In fact, the core of the novel is Merricat’s relationship to her elder sister Constance, who drifts from day to day in a dreamlike state, harvesting vegetables in her garden, cooking dinner, and living in constant terror of returning to society. When the opportunity does come for Constance to return to the human world, Merricat panics. Her carefully constructed world of routines and safety shatters when a distant family member arrives and throws their peaceful life into chaos. A battle of wits ensues. Perspective is key to interpreting what happens: is Merricat tormenting her cousin and preventing her sister’s happiness, or protecting her home and her sister from more unnecessary pain? Do we side with her because she is right or because she is simply the one telling the story?

Part of Jackson’s charm is her unique approach to the supernatural. We are afraid of the supernatural because it is foreign, and alien to us. In most media, that difference is perceived as a threat. To Jackson, it’s home. Jackson’s charactersHer characters find wholeness and welcoming, as morbid as it may seem, in the supernatural. 

Jackson’s biographer Judy Oppenheimer called the novel “a paean to agoraphobia”, and it is, but it is also a paean to otherness. It’s no mistake that Jackson’s protagonists are largely social outcasts. Merricat Blackwood is misanthropic, violent, and one might argue, the villain of her own story. We never find out what exactly drives Merricat to murder her family, but the evidence suggests a dire need to create a safe environment for her and her sister. They are isolated from both the town and the other members of their family, and so Merricat turns to the darkness within and around her for comfort.

Unlike so many gothic writers, Jackson’s version of the supernatural represents a preferable alternative to life for her characters. Merricat and Constance both gaze into the unknown and willingly step into it. Because to Jackson, the unknown is preferable and safer than the obvious horrors of humanity. In a sick, twisted way, We Have Always Lived in the Castle ends almost happily. The sisters reject civilization in favor of a ruined home. The second floor is too ruined to use, so they are confined to merely the kitchen and the living room. They prefer the shadow of their old home and old life to the daunting task of re-entering society, and forge a new peace. A world of their own. 

Unlike so many gothic writers, Jackson’s version of the supernatural represents a preferable alternative to life for her characters. Merricat and Constance both gaze into the unknown and willingly step into it. Because to Jackson, the unknown is preferable and safer than the obvious horrors of humanity.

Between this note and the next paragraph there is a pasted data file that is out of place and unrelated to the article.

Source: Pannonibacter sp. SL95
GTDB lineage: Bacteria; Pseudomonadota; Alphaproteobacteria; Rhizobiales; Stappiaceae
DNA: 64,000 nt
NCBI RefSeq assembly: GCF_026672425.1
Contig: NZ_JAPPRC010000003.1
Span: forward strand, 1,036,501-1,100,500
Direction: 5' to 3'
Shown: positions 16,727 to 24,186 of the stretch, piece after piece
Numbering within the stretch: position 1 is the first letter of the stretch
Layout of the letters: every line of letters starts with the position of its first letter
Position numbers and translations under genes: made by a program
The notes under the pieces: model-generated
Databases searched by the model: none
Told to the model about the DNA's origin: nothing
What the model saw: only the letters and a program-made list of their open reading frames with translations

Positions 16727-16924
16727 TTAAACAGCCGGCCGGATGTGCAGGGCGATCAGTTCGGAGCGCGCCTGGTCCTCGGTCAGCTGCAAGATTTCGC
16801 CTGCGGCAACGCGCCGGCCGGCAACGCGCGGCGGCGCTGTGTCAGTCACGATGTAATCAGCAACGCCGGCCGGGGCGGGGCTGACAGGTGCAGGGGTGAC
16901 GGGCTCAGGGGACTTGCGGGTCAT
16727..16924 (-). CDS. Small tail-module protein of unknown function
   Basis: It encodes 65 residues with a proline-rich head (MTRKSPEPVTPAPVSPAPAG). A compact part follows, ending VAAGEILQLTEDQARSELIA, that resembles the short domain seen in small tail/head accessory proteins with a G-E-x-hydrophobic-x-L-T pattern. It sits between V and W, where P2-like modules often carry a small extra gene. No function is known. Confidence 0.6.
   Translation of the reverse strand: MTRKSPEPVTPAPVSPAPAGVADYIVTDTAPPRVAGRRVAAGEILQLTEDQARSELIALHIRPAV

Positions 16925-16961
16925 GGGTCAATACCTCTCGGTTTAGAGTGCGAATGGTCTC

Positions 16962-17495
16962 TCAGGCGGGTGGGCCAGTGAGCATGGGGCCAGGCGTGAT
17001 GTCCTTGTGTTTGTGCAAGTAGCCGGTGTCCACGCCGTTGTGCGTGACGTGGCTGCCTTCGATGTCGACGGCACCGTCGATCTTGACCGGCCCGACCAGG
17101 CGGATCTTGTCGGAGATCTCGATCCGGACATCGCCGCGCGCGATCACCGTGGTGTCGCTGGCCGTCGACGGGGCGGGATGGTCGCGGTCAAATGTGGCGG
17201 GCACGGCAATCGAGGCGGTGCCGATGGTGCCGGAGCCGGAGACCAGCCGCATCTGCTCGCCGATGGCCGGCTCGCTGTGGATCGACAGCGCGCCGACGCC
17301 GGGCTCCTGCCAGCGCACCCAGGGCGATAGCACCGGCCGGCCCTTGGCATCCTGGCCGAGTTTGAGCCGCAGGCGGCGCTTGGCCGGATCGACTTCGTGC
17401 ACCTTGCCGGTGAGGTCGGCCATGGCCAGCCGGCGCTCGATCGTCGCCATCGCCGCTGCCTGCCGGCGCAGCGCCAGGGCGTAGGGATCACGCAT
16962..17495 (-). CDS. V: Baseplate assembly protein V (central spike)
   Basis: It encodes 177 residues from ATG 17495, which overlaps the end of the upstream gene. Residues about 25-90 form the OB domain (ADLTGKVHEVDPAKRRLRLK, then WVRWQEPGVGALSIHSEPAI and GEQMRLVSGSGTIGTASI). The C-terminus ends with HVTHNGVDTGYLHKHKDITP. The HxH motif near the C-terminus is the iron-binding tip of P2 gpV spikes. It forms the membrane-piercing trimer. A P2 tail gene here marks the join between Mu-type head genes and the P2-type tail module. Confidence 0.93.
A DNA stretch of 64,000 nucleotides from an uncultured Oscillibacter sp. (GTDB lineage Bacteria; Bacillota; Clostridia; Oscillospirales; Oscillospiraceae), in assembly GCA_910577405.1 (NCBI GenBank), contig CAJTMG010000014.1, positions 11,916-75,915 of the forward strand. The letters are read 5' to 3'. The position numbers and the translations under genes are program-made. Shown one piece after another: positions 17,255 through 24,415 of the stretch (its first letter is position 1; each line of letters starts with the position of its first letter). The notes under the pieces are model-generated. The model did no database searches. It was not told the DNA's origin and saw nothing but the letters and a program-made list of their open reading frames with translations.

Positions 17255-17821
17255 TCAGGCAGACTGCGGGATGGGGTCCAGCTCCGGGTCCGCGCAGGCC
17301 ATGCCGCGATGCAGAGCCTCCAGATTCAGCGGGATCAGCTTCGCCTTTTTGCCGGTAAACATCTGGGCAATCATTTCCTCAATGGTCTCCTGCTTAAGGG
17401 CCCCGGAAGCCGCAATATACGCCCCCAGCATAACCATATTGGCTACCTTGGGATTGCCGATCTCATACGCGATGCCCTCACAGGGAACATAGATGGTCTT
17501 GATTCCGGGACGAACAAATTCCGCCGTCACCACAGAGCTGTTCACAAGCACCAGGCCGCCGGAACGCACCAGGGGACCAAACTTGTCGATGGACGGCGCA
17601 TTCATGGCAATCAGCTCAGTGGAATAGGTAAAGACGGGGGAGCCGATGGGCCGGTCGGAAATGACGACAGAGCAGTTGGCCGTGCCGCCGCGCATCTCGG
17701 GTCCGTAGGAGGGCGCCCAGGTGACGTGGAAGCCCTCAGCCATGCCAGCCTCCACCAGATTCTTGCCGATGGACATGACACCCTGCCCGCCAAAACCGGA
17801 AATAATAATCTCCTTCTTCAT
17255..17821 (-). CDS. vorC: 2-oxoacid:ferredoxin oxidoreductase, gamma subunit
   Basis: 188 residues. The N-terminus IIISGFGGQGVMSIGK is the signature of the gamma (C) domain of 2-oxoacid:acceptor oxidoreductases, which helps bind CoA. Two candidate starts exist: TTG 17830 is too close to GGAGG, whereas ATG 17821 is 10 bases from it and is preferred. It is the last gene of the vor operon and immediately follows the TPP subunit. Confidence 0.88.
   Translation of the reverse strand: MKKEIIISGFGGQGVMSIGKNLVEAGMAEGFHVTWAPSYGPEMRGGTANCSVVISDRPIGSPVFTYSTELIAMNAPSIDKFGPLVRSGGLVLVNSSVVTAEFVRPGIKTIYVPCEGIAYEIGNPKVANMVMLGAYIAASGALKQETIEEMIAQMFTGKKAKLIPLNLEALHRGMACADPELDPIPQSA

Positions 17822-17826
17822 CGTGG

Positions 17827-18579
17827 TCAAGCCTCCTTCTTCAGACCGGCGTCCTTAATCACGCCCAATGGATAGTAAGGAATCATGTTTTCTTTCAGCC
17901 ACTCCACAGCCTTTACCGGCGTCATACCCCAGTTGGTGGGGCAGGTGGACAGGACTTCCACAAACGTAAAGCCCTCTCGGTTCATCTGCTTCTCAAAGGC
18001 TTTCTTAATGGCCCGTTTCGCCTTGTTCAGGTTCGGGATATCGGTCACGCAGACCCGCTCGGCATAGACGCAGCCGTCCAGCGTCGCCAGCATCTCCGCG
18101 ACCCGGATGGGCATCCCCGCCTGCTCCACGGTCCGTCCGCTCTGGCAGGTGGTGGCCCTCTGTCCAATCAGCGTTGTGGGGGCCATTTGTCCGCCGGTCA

The human world is messy. People are unpredictable and hostile and oftentimes sadly unsurprising. In Jackson’s world, the human characters are deeply flawed and often hostile towards these socially awkward protagonists. That’s why, when facing the unknown and the supernatural, the characters step willingly into the darkness because it is preferable to the predic. Merricat becomes a powerful if antagonistic force. She fully turns her back on civilization in favor of the world she can control, with the few comforts that bring her peace: her sister, their family home, her pet cat, and the woods in which she hides. 

Even the novel’s setting and atmosphere are subjected to the will of the characters. No rogue spirits or hostile creatures haunt the woods surrounding the Blackwood mansion – only Merricat, who roams them as comfortably as if they are her bedroom. She sleeps on a bed of leaves beneath the tree and walks without fear because she has power and agency in this world. If anything haunts the grounds of her family property, it is her. She is the haunting. 

The other day I was searching for yet another horror movie to watch but found myself scrolling disinterestedly through Netflix titles for almost an hour before ultimately giving up. Eventually, I realized the problem: it’s difficult to find good horror content that doesn’t revolve around violence and gore, especially towards minorities. How many times have we seen the Token Black Character be the first to die, or the sole LGBT character singled out, or watched countless women brutalized, stalked, and graphically murdered by psychotic men? I found myself longing for Jackson’s world, where the women who are subjected to the usual tropes of hauntings and social isolation ultimately win in the end. They leave this unfair world for one of peace and find their homes in the unknown.

I can’t fully explain exactly why I love horror and gothic novels so much. I don’t know why haunted houses, family secrets, and generational trauma are so intriguing, or why I willingly turn to these dark places. Maybe it’s a sense of camaraderie. When darkness invades your life it becomes familiar. Jackson’s protagonists – most of them mentally ill, reclusive, or otherwise abnormal women – reject society in favor of the unknown. These heroines find power in things traditionally rejected by society: in solitude, in private rituals, in death and the beyond. It is terrible, but it is also beautiful.